Looks like the friendly folks at Google released a UI update for Gmail to go along with some updates to the contact feature. Details: http://news.cnet.com/8301-27076_3-20013203-248.html

Categories: Web Tech Tags: , ,

Being Friendly to the Environment

2010/03/23 Leave a comment

Some things don’t make sense:

Organic banana excess labelingOn a shopping trip to Meijer yesterday, I stumbled upon an ironic sight: Why do the “Certified Organic” bananas (left) have more than double the disposable plastic packaging of the chemically-enhanced bananas? Does that really cater to the Green crowd? Labeling aside, I have been impressed with the variety and quality of Meijer’s fresh produce section.

Others are a bit more logical:

Zero Waste discussion at SXSWPanelists from the Zero Waste discussion at SXSWi 2010 congregating around the Austin Convention Center’s innovative refuse bins. Labels: “Recyclable Paper”, “Recyclable Metal/Plastic”, “Landfill“. Sure makes the destination of your waste a bit more clear.

LexTran's new COLT TrolleyLexTran’s new COLT Trolley, servicing Downtown Lexington and the UK Campus area. Oh yeah, rides are FREE. Seems like a good way to attract ridership and reduce downtown parking issues.

UK Solar Car's new garage bannerFinally, just wanted to brag that my friends at the UK Solar Car Team finally installed a permanent banner. Quite an improvement over the electrical tape hack-job I did in a pinch last year. If you want to talk to a group of students who understand energy efficiency and won’t bloat the facts, catch a meeting on a Monday night at 7pm at the DV Terrell Building.

SXSW Download (in brief)

2010/03/18 4 comments

My $500 name tag @DaveMc9ee and @balanon are famous ReWork talk by David Heinemeier Hansson

I’d like to expand on this eventually, but likely it will remain short. We packed a lot into one week in Austin.

I greatly enjoyed SXSWi 2010. No better place to make connections in the tech startup scene, while chatting with touchscreen UI designers, eating Rudy’s BBQ, catching up with old friends and making new ones, and wishing that AplusK would get out of the way so we could extract a nugget of wisdom from Paul Graham.

My favorite sessions

Ok, so I liked most of the sessions I attended. These are the ones for which I took notes worth sharing:

Hung out with some cool people

Closing Thoughts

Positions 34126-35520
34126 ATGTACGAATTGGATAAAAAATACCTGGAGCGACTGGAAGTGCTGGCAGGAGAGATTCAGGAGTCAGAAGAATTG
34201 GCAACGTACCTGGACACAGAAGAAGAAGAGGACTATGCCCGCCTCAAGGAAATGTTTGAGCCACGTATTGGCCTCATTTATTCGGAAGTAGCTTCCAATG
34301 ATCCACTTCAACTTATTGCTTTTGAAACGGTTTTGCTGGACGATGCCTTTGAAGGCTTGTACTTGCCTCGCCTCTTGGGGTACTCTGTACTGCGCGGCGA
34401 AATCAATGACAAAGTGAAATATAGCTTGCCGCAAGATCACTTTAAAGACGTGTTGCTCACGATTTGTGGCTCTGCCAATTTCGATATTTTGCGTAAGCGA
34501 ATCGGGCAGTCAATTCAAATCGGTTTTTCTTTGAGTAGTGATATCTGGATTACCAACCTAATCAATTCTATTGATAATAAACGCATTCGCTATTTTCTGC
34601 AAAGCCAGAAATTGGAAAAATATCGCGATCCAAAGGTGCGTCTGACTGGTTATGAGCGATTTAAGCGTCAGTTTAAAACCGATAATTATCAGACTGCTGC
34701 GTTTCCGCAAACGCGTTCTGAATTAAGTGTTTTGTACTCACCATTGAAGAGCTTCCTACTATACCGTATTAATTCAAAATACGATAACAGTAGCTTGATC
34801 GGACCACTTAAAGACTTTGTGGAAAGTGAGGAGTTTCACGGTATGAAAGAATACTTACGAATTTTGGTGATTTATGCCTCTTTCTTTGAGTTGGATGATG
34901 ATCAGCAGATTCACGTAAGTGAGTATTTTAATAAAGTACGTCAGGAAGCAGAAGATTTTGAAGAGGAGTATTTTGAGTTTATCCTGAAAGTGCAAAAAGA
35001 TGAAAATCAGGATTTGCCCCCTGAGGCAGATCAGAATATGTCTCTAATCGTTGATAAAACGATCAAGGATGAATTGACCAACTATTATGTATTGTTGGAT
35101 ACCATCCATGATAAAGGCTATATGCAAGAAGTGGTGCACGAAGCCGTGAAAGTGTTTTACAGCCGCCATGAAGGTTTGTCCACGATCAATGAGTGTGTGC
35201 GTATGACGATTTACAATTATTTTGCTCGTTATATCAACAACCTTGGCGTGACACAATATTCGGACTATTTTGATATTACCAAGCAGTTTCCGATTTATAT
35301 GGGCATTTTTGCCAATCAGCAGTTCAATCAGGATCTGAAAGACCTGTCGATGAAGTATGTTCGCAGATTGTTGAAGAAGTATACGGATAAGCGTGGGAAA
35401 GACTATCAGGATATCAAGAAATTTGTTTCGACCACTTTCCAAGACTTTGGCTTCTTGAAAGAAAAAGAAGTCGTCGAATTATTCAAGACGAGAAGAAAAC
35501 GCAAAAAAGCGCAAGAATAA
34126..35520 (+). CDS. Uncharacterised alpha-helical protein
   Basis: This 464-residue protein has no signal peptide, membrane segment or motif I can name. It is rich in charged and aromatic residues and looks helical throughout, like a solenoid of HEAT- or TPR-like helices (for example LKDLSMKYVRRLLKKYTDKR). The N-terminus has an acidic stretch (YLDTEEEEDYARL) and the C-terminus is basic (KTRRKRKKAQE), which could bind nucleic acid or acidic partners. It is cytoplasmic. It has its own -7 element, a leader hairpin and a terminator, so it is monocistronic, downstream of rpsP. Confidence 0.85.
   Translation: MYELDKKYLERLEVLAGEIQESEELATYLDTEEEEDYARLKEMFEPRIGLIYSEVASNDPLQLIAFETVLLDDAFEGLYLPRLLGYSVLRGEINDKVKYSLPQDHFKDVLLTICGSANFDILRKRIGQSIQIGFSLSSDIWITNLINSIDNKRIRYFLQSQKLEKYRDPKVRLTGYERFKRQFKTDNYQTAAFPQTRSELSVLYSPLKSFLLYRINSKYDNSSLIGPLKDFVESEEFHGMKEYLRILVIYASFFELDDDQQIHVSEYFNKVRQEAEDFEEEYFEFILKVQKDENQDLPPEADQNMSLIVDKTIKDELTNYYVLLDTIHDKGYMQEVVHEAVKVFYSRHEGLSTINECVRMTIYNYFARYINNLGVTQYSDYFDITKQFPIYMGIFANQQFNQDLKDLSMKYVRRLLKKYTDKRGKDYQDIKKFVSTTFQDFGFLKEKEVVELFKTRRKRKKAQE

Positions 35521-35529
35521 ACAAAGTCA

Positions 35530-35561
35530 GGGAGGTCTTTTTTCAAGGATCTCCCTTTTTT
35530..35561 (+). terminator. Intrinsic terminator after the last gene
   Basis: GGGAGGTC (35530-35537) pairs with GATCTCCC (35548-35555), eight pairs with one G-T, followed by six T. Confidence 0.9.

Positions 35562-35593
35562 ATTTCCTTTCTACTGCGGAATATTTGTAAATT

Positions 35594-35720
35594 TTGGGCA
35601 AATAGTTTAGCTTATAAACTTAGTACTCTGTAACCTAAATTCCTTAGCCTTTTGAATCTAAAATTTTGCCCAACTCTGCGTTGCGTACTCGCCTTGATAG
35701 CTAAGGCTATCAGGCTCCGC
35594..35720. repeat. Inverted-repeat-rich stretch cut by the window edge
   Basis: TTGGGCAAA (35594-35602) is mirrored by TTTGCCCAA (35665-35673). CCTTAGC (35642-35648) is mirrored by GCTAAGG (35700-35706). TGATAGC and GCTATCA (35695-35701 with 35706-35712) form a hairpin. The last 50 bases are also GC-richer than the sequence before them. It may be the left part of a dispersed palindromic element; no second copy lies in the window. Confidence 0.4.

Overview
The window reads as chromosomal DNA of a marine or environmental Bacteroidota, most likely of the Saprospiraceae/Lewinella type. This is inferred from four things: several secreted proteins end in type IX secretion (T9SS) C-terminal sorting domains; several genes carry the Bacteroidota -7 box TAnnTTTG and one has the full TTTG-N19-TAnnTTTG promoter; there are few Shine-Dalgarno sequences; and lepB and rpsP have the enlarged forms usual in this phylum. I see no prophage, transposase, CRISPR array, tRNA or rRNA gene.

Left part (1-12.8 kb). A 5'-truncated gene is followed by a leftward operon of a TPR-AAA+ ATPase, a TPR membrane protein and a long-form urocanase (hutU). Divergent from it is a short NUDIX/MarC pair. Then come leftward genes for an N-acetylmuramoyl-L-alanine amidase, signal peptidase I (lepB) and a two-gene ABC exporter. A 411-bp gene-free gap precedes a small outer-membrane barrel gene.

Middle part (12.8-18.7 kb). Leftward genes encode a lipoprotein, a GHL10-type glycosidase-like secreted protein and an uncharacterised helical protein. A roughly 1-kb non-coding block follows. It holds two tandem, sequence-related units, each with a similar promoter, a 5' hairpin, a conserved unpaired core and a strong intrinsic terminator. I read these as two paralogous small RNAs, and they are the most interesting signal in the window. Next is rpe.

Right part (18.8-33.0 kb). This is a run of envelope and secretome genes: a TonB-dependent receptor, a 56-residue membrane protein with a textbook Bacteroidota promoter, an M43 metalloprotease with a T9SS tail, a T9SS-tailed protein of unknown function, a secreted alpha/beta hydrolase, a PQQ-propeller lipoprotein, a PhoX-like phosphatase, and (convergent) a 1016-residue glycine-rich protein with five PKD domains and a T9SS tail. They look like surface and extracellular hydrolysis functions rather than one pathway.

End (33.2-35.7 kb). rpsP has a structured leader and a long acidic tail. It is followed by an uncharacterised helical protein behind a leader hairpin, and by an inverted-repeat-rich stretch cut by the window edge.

• Time to relearn web development. I was so cool writing HTML back in 1996, but the world has come a long way. Some UI/UX design insight will help for touch screen apps, too.
  • Crowdsourcing some answers for this one: What is more valuable: go through a seed combinator program (get paid, network, create) or MBA (pay them, network, learn)?
  • Creativity WILL drive the future. I want to be at the wheel, not just along for the ride.
  • HUGE opportunity to bridge the Digital Divide (see above). It will take simplicity on the far side of complexity.

See you at SXSW 2010!

Two New Media events at Awesome Inc

2010/02/26 1 comment

This week, Awesome Inc has enjoyed being the host venue for two events that experiment with new, digital approaches to old concepts: politics and games. These are deeply ingrained traditions that affect how we as a society make decisions, and how we interact with other human beings in structured, competitive environments.

It’s been interesting seeing a variety of generations interacting with each other, and creating/sharing content via their smartphones and MacBooks. Next step: integrate stuff like this into the educational system. With ready access to free blogs and video posting, why are students still writing papers and delivering presentations that are only seen by teachers/professors and ultimately buried in a desk drawer? Post it online!

Nextington 3: Digital Democracy

Moderator: Prof. Kakie Urch of the School of Journalism and Telecommunications.

The first forum featuring all four 2010 candidates for Lexington mayor will be from 6-8 p.m. Wed. Feb. 24 at Awesome Inc. on Main Street, a technology incubator in downtown Lexington.

The forum, subtitled “Digital Democracy,” will be online in real-time in several formats, with bloggers as part of the panel.

The forum is sponsored by the Scripps Howard First Amendment Center at the University of Kentucky.

About 60 people will attend the forum in person, but voters all across Lexington and beyond can participate in the digital aspect of the forum on Twitter, Cover It Live, UStream and local blogs.

Herald-Leader: Some Agreement, Some Friction, No Dancing at Lexington Mayoral Forum

IdeaFestival: Collective Intelligence / Game Design Workshop

Workshop Leader: Greg Niemeyer and Ozge Samanci, UC Berkeley Center for New Media

Participants will discuss the design, dynamics and potential of Collective Intelligence (CI) Alternate Reality (AR) games. Following this, participants will play a game or participate in the game as Non-Playable-Characters (NPC’s).

The hopeful collective resolution of the game will lead players and NPC’s to lunch, where all participants will discuss their play experience, review play statistics and share what they learned. In a final session, players will discuss how they would modify the game to help their audiences address specific issues.

At the end, participants will know if and how a CI/RA game can help them solve particular change, communication and education goals.